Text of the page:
I have three kids, and I’m not at all prepared for catastrophe, thought Trae Nunnink. He wasn’t a prepper, one of those people mocked as armed isolationists. He owned an ad firm for trucking companies. But he wanted to feel secure and equipped, so in 2014 he launched Boltwell, an online store selling emergency preparedness kits for various natural disasters. It was a hit in the media but folded last December. Why?
Why did you think Boltwell would work?
We conducted a study with a research firm, which found that while people do worry about catastrophic events, they aren’t well-prepared. They acknowledge that they should have items set aside, but no one wants to be seen as a weird survivalist. Our goal was to make prepping approachable.
So why didn’t it take?
We wanted to open a store with a high-tech vibe -- salespeople wearing lab coats and fun gadgets lying around -- but to cut costs, we went e-commerce. However, we should have been a brick-and-mortar business. Because we were selling a feeling of security, it was important to let customers touch and see the product. The kits were expensive, starting at $325, and we couldn’t demonstrate their quality in person.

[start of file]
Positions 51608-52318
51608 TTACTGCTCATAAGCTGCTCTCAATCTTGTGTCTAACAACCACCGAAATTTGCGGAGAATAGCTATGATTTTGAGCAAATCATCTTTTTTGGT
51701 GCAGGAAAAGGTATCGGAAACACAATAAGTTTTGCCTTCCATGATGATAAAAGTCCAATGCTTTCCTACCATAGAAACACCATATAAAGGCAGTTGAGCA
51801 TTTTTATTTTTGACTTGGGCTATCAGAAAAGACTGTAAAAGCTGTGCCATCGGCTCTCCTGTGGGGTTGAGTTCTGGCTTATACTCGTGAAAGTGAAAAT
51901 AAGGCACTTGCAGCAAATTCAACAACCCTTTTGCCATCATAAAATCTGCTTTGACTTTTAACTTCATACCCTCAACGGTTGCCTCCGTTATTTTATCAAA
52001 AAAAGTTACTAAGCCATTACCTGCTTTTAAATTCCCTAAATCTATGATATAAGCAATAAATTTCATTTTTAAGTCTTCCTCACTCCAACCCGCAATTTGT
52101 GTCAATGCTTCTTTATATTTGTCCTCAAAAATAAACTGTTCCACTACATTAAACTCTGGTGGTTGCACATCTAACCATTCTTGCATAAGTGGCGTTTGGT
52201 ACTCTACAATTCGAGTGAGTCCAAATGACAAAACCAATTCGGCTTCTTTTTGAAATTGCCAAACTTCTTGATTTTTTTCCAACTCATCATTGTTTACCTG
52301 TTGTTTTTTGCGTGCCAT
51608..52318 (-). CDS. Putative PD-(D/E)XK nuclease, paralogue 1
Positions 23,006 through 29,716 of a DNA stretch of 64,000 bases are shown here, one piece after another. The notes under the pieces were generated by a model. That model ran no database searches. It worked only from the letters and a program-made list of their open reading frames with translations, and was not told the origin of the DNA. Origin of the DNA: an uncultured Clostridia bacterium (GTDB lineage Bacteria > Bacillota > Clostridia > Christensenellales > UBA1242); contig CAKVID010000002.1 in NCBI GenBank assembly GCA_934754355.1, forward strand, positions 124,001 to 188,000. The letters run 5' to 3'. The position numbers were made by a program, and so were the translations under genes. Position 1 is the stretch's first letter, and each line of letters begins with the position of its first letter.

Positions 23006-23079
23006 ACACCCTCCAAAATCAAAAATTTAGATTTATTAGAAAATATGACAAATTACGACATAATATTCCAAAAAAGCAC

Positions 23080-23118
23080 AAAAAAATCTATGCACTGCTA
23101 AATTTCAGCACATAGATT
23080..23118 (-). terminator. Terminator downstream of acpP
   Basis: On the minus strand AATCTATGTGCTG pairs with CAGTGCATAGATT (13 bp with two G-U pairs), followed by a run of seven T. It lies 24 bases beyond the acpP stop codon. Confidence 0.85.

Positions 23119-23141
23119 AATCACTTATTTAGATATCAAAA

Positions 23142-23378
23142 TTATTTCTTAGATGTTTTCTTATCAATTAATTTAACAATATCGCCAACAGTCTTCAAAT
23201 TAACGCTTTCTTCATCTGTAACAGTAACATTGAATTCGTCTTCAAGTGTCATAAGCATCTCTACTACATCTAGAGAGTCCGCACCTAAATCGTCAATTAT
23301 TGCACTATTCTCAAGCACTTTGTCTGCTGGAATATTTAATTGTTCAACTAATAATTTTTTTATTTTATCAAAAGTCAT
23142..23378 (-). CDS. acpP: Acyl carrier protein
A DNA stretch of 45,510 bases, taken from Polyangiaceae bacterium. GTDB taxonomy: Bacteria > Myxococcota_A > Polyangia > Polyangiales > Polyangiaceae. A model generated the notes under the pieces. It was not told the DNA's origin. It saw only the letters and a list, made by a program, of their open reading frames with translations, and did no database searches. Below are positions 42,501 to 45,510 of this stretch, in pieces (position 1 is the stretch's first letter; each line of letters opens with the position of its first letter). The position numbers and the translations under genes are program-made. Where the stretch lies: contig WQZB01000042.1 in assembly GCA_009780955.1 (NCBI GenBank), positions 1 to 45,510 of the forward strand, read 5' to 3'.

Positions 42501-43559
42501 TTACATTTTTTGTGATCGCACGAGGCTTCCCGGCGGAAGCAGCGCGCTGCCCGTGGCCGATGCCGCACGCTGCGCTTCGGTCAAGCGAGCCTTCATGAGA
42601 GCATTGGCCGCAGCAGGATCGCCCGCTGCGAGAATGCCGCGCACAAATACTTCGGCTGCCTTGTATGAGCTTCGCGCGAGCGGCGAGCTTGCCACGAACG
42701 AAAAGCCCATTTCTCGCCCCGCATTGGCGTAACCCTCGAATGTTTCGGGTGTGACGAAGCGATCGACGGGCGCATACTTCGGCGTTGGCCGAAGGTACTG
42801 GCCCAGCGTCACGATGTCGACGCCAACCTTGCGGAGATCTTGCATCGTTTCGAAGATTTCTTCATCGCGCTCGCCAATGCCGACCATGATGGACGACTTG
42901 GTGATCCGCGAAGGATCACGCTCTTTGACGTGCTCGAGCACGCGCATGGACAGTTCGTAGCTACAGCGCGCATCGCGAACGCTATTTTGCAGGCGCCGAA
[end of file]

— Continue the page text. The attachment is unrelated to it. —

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How many of those did you make?
We invested in way too much inventory up front. We were so confident it would sell, and we didn’t want to risk being seen as a prepper store that was unprepared. In hindsight, we should have cut inventory in half.
What did you learn about prepping for business?
Don’t build a tower unless you assess the cost. I misjudged how much it would cost to do it right.